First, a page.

I’ve never worked anywhere where product owners are prepared to help QA out by getting marketing to give us this level of detail. I don’t believe it’s achievable on paper alone. (That’s not entirely true, if the company can agree on a few shared design style books to work from, that can help a lot to create common understanding.) Everyone thinks that cross-platform and responsive apps are easy to build and test, they just aren’t. I believe that regular demos and some accompanying signing-off on designs is the only way to get better at this problem in a measurable way, docs and books are just a tool.


hi @wrenarf,

Have you looked into DORA metrics by Nicole Forsgren? - I would go that way if a team of mine was into the question. eg here:

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First decide if you even have a problem. You’re saying that your teams are having conversations, which most software houses would love to hear. Conversation can lead to communication, better understanding, fewer silos, reduced cycle time, good times ahead. What’s the actual problem you’re trying to solve and *for whom * is it a problem?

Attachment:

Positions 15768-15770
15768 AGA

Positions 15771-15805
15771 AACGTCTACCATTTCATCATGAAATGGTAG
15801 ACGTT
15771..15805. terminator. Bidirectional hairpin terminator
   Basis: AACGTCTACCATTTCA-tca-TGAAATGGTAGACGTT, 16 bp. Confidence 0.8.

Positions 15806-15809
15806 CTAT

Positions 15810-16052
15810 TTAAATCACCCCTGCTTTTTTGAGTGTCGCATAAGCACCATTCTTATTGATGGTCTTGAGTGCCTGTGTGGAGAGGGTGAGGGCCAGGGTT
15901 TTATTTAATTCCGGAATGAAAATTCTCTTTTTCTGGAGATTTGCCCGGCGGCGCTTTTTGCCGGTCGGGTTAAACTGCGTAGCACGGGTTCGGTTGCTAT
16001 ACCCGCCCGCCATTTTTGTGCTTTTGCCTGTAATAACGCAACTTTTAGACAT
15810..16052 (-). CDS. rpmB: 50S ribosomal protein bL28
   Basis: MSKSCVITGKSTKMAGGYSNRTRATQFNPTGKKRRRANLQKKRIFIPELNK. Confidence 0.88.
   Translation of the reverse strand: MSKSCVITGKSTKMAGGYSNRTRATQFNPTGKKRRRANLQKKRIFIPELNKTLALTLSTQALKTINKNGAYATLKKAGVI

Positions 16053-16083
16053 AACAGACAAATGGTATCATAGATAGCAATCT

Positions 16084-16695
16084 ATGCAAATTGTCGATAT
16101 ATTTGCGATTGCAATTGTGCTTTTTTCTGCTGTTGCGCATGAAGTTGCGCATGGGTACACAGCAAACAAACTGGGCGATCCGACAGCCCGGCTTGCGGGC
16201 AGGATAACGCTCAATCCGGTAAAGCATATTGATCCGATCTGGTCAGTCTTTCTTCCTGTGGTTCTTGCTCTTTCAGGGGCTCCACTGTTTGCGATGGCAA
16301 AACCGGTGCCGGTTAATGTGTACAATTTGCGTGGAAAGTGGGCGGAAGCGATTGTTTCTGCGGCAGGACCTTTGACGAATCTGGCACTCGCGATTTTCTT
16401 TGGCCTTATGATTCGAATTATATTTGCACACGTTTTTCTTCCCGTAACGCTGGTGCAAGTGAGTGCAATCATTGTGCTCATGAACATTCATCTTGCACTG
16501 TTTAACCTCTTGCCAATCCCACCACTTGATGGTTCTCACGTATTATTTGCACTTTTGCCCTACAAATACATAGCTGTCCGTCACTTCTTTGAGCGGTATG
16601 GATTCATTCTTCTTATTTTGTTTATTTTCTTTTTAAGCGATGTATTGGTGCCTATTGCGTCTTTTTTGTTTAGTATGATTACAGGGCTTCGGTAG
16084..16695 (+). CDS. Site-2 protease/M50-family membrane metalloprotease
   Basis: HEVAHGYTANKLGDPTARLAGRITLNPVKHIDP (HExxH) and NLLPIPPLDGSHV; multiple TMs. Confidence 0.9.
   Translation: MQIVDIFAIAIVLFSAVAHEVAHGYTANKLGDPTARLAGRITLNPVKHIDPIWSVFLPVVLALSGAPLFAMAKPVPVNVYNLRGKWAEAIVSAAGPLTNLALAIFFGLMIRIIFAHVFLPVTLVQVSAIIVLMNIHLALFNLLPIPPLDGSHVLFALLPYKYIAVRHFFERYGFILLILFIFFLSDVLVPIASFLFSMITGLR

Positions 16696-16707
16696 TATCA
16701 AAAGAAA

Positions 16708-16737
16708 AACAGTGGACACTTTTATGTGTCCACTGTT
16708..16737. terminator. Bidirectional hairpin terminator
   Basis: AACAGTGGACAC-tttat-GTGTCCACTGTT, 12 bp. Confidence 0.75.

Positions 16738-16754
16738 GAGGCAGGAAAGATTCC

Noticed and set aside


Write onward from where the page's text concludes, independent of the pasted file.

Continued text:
This is extremely important. Don’t make work for yourself and others that nobody needs to do. If it’s just because someone in a tie is bitching about it that’s a whole different issue.

Strategy & Cost
Don’t write anything down that you don’t really need because you will create a bunch of costs. Writing it, reading it, updating it, enforcing it, testing it. What it feels like you’re trying to do here is preemptively decide on what testers should be looking at - therefore you’re building a test strategy and trying to communicate it to your testers.

If you keep this high-level you will create less cost, eg. if you tell testers to do claims testing they should be able to do that. If you tell them exactly what adverts you have up and they need to check that the product does the things in each advert then you have to supply a list of all the adverts AND you haven’t accounted for any new claims you’ve made, or you’ll forget to say to look at the website. A good way to mix this would be a charter like “Do claims testing, ensuring you look at current adverts and our website” - this keeps itself up to date much better, and allows for exploration that your testers can do. Takes the work off you and makes testing work more engaging.